Tom, a man of diminished mental capacity, was wrongfully convicted of a rape and murder that occurred in 1983 in Battle Creek, MI. There was no physical evidence in the case, and Tom was convicted on the word of two questionable witnesses. Not only has Tom always maintained his innocence, but even two police officers who investigated the case are convinced of his innocence. So convincing is the evidence of Tom's innocence that Michigan Senator Carl Levin took note and called it "a fairly overwhelming case" of wrongful conviction.
As far back as 1992, a convicted killer imprisoned in Arkansas confessed to committing the crime for which Tom was convicted, but the Calhoun County Prosecutor destroyed crucial DNA evidence that could have been used to tie this killer to the crime. Since that time Tom's case has been heard by many state and federal courts; some have granted him a new trial, only to be reversed by a later court. Tom remained in prison for 20 years after another man confessed to the crime.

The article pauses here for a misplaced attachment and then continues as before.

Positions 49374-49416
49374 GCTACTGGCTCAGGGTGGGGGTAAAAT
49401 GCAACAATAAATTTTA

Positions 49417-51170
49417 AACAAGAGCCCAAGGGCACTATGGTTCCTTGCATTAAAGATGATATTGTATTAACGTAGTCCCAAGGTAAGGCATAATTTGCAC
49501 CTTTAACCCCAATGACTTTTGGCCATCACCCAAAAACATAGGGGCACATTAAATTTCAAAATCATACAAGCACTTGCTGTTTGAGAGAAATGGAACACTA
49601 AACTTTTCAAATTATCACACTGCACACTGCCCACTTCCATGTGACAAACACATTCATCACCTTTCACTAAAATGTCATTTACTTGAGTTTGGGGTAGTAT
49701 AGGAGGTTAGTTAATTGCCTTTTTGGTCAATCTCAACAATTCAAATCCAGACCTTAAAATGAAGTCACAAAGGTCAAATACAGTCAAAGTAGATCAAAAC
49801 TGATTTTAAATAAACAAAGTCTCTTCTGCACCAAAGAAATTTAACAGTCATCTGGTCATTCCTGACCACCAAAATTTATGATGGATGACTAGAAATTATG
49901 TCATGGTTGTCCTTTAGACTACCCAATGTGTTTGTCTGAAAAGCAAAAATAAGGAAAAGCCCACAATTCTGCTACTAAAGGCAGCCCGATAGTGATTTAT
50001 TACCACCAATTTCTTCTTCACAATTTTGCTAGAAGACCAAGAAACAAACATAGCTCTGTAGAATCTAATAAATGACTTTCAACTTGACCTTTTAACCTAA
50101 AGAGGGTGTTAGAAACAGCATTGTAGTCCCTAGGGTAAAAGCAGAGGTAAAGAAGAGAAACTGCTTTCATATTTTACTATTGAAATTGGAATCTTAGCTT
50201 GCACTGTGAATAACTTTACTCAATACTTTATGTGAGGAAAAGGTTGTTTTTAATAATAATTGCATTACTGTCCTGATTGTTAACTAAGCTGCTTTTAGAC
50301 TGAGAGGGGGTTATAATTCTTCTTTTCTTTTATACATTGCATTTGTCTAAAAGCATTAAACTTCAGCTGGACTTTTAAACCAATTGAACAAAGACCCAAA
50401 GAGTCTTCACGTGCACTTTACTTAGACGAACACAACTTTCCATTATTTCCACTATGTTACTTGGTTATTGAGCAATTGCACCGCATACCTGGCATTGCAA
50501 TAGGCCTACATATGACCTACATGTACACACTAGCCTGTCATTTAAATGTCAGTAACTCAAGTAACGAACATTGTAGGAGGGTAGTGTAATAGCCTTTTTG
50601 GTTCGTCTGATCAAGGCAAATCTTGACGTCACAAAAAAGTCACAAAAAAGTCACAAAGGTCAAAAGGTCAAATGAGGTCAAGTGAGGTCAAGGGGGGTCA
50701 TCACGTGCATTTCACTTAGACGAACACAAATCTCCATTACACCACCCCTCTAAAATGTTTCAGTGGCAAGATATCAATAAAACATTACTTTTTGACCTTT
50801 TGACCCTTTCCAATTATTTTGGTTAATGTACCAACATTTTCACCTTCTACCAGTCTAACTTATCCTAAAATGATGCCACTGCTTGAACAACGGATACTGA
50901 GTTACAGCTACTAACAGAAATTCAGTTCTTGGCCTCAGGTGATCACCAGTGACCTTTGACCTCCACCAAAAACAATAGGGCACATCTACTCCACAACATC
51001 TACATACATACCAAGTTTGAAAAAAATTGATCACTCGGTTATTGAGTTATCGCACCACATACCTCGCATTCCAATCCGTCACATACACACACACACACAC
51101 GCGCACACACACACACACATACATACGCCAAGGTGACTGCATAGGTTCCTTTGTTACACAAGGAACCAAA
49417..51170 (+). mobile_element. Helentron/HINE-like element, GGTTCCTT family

Professors Moran and McCormack represented Tom in some of his appeals over the years, and thus had first-hand knowledge of the overwhelming evidence of his innocence. They accepted Tom's case for the Clinic, where student attorneys worked for several months on his clemency petition to Gov. Jennifer Granholm. Out of options in state and federal courts, clemency was Tom's last chance at justice. Just days before her term ended in December 2011, Gov. Granholm commuted Tom's sentence. While it isn't the full pardon the Clinic was seeking for Tom, the commutation did allow Tom to finally be released from prison. Since his release, Tom has made a surprisingly smooth transition into everyday life in the outside world. He uses a cell phone, has learned to garden, and enjoys fishing at the lake near where he lives. He came to speak to the Michigan Innocence Clinic students in Ann Arbor in March 2012. Sen. Levin was on hand to welcome him.
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